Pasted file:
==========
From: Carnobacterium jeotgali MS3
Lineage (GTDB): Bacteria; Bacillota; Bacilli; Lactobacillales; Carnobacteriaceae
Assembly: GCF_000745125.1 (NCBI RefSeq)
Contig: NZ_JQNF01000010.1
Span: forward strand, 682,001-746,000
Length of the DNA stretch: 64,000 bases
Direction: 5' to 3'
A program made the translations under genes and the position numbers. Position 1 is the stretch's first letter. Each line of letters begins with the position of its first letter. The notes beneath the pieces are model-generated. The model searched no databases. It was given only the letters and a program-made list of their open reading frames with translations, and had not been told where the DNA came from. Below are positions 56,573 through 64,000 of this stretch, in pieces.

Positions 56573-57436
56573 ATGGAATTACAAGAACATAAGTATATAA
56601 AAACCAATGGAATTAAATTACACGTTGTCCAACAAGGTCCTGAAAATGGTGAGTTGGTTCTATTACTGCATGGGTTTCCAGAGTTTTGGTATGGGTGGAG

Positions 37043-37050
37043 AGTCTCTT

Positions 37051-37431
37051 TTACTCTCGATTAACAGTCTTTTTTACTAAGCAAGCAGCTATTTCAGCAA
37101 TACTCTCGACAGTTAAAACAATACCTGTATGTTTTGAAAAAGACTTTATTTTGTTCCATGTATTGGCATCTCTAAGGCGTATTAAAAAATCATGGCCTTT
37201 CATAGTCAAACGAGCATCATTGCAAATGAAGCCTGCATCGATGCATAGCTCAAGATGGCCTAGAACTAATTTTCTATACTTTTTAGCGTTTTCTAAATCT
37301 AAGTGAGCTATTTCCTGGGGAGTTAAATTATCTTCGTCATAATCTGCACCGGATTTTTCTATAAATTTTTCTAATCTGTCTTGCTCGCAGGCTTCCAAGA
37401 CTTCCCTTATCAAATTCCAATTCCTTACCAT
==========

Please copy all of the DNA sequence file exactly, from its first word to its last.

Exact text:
From: Carnobacterium jeotgali MS3
Lineage (GTDB): Bacteria; Bacillota; Bacilli; Lactobacillales; Carnobacteriaceae
Assembly: GCF_000745125.1 (NCBI RefSeq)
Contig: NZ_JQNF01000010.1
Span: forward strand, 682,001-746,000
Length of the DNA stretch: 64,000 bases
Direction: 5' to 3'
A program made the translations under genes and the position numbers. Position 1 is the stretch's first letter. Each line of letters begins with the position of its first letter. The notes beneath the pieces are model-generated. The model searched no databases. It was given only the letters and a program-made list of their open reading frames with translations, and had not been told where the DNA came from. Below are positions 56,573 through 64,000 of this stretch, in pieces.

Positions 56573-57436
56573 ATGGAATTACAAGAACATAAGTATATAA
56601 AAACCAATGGAATTAAATTACACGTTGTCCAACAAGGTCCTGAAAATGGTGAGTTGGTTCTATTACTGCATGGGTTTCCAGAGTTTTGGTATGGGTGGAG

Positions 37043-37050
37043 AGTCTCTT

Positions 37051-37431
37051 TTACTCTCGATTAACAGTCTTTTTTACTAAGCAAGCAGCTATTTCAGCAA
37101 TACTCTCGACAGTTAAAACAATACCTGTATGTTTTGAAAAAGACTTTATTTTGTTCCATGTATTGGCATCTCTAAGGCGTATTAAAAAATCATGGCCTTT
37201 CATAGTCAAACGAGCATCATTGCAAATGAAGCCTGCATCGATGCATAGCTCAAGATGGCCTAGAACTAATTTTCTATACTTTTTAGCGTTTTCTAAATCT
37301 AAGTGAGCTATTTCCTGGGGAGTTAAATTATCTTCGTCATAATCTGCACCGGATTTTTCTATAAATTTTTCTAATCTGTCTTGCTCGCAGGCTTCCAAGA
37401 CTTCCCTTATCAAATTCCAATTCCTTACCAT